There weren’t enough chairs in the kitchen for us to have a sit down dinner so I removed the legs from the round table and rolled it into the living room. We sat on the floor that evening drinking wine and eating our delicious feast. When Bridget wandered over to have a sniff, I snapped my fingers and she hopped on the couch, Ginger cuddled up to Fiona who sneaked her a few pieces of turkey skin. I later rewarded Bridget and Ginger with a few scraps I had put into a plastic bowl and they ate them with the manners of well trained animals that they were. They girls were impressed. After dinner Irene trundled over to her rucksack and brought out these funny looking paper hats in the shape of a king’s crown. She insisted we all put them on our heads and Donna told me it was a Scottish tradition. I felt stupid but played along with the ceremonial festivities. Then she brought out these things called Christmas crackers which were long paper tubes that had string on each end. Two people would pull on each end and the cracker would crack open with a pop. The one who ended up with the long end would be the winner and claim the reward inside which was usually a wee trinket or an amusing Scottish joke. I lost every contest but didn’t care. It was one of the most fascinating Christmas dinners I had ever had the pleasure of attending.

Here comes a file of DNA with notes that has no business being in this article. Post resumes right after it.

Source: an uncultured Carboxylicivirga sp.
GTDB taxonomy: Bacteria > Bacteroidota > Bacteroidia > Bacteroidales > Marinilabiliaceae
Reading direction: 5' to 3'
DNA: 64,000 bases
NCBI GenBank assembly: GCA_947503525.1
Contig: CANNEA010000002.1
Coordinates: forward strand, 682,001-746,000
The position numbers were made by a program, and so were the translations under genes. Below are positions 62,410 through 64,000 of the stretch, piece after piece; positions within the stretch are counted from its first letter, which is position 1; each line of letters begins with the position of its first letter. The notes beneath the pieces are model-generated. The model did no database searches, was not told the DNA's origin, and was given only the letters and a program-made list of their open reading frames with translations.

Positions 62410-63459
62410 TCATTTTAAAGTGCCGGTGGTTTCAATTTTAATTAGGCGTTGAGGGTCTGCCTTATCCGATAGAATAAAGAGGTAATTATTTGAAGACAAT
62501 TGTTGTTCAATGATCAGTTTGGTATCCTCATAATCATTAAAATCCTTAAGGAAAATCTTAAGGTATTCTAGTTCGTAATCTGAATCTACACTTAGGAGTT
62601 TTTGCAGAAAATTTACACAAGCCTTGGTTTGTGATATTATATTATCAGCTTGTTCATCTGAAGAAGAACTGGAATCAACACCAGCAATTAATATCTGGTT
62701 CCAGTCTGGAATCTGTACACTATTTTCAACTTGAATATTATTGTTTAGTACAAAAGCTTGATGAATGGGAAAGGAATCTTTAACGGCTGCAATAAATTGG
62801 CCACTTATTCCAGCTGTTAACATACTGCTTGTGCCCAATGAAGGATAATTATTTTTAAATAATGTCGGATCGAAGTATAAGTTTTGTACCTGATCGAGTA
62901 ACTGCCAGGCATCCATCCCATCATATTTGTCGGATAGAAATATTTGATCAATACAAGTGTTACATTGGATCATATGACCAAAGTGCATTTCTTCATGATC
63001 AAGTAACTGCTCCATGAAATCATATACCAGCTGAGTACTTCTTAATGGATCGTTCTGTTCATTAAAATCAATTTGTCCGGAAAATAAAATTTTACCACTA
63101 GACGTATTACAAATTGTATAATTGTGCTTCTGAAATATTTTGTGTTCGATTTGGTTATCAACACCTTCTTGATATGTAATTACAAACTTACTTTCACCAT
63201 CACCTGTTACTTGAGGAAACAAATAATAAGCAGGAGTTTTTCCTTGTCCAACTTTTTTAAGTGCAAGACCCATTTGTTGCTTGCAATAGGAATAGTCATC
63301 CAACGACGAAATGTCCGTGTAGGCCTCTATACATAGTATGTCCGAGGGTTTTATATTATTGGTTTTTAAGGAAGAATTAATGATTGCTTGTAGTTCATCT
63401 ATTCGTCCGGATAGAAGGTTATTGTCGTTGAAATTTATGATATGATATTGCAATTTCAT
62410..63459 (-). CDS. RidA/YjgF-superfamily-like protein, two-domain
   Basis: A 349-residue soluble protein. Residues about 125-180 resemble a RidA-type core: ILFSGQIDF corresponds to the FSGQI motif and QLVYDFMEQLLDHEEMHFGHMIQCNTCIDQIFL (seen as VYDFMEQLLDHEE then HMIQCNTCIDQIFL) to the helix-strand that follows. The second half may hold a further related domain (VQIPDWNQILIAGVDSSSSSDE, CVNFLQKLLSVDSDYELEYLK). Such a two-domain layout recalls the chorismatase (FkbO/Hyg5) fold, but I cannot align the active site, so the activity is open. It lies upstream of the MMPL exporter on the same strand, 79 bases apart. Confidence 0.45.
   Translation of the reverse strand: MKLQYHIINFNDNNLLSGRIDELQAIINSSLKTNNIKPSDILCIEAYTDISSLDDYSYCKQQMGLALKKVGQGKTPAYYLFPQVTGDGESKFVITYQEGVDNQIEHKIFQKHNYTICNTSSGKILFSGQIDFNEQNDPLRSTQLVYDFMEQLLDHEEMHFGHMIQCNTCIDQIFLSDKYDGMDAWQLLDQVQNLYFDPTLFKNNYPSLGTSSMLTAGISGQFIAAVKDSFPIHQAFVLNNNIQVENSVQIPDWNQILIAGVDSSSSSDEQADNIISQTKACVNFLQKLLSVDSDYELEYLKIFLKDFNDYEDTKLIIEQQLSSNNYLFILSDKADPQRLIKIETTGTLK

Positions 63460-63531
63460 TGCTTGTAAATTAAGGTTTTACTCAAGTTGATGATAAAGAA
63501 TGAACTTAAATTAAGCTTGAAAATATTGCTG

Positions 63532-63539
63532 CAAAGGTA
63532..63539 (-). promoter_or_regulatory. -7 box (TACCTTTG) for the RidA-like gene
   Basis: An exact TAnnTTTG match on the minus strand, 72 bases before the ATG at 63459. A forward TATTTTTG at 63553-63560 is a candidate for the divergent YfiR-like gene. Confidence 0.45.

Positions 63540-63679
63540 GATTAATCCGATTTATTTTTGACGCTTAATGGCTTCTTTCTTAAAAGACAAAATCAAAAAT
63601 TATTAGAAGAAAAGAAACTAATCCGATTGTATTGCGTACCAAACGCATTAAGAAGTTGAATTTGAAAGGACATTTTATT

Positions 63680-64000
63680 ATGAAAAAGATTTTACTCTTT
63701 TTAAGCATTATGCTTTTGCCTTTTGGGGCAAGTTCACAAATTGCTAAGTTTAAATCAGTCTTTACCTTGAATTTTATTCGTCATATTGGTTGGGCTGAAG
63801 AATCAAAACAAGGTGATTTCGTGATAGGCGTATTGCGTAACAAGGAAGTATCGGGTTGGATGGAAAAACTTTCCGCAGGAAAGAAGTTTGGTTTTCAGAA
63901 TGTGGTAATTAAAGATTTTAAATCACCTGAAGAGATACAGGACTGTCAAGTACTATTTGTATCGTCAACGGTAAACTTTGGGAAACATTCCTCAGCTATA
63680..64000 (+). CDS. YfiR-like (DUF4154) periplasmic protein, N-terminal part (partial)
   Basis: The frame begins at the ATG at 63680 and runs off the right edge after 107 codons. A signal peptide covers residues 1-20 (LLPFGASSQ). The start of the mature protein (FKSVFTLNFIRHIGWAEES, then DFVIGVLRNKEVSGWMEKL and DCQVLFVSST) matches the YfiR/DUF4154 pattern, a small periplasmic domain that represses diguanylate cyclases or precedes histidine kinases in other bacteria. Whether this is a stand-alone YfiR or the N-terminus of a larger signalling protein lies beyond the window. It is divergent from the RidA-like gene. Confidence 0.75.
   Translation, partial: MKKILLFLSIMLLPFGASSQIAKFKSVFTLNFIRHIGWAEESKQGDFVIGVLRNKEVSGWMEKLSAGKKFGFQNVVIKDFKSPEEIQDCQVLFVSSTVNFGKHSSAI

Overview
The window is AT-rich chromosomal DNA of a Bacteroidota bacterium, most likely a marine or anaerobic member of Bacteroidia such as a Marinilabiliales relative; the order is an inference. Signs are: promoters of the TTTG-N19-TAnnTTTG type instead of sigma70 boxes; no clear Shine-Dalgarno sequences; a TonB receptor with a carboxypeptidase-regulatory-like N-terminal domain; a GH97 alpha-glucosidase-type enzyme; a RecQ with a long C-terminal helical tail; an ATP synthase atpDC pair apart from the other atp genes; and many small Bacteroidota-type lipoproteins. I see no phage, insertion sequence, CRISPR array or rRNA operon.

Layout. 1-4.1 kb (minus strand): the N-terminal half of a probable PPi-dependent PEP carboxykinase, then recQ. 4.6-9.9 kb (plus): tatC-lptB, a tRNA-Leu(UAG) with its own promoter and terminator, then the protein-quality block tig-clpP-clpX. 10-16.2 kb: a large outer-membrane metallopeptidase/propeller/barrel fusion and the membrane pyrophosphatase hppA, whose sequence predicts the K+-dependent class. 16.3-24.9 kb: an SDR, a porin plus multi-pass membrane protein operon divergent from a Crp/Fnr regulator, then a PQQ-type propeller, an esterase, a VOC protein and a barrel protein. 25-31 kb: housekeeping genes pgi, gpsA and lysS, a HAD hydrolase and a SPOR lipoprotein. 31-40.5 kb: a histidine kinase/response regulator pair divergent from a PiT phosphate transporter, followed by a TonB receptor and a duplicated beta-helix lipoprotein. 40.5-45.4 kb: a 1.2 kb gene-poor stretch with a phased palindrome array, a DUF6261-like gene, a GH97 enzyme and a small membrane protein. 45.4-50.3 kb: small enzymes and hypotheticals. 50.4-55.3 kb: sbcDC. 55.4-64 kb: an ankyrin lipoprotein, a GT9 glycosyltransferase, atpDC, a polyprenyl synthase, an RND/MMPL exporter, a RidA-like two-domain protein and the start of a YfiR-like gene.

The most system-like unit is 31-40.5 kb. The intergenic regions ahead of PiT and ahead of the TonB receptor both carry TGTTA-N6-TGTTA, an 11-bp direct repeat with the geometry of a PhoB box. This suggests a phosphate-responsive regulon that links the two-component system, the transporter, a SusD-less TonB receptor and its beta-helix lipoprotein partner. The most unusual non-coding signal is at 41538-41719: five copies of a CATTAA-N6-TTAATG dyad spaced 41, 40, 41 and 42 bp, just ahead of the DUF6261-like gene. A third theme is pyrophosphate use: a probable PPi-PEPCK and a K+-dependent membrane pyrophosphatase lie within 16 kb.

After the Pumpkin pie was devoured and the third cup of coffee was being served, I turned on the television. On the screen there was a special bulletin. The newscaster said that Pan Am flight 103 from Frankfurt to Detroit via London was destroyed by a terrorist bomb of Lockerbie, Scotland. We sat there stunned in disbelief watching the burning wreckage on the Sharp 26 inch TV screen. There I was with three Scottish girls watching a terrorist attack in their home country. I was at a loss for words, as we all were. Nothing like that had ever happened in the long history of the small country that had been through wars, famine, pestilence, floods, fire and subservience to England, Scandinavia and many other would be aggressors. Scotland always stood proud and tall and managed to keep a stiff upper lip. It was a night I will never forget as long as I live. Scotland forever!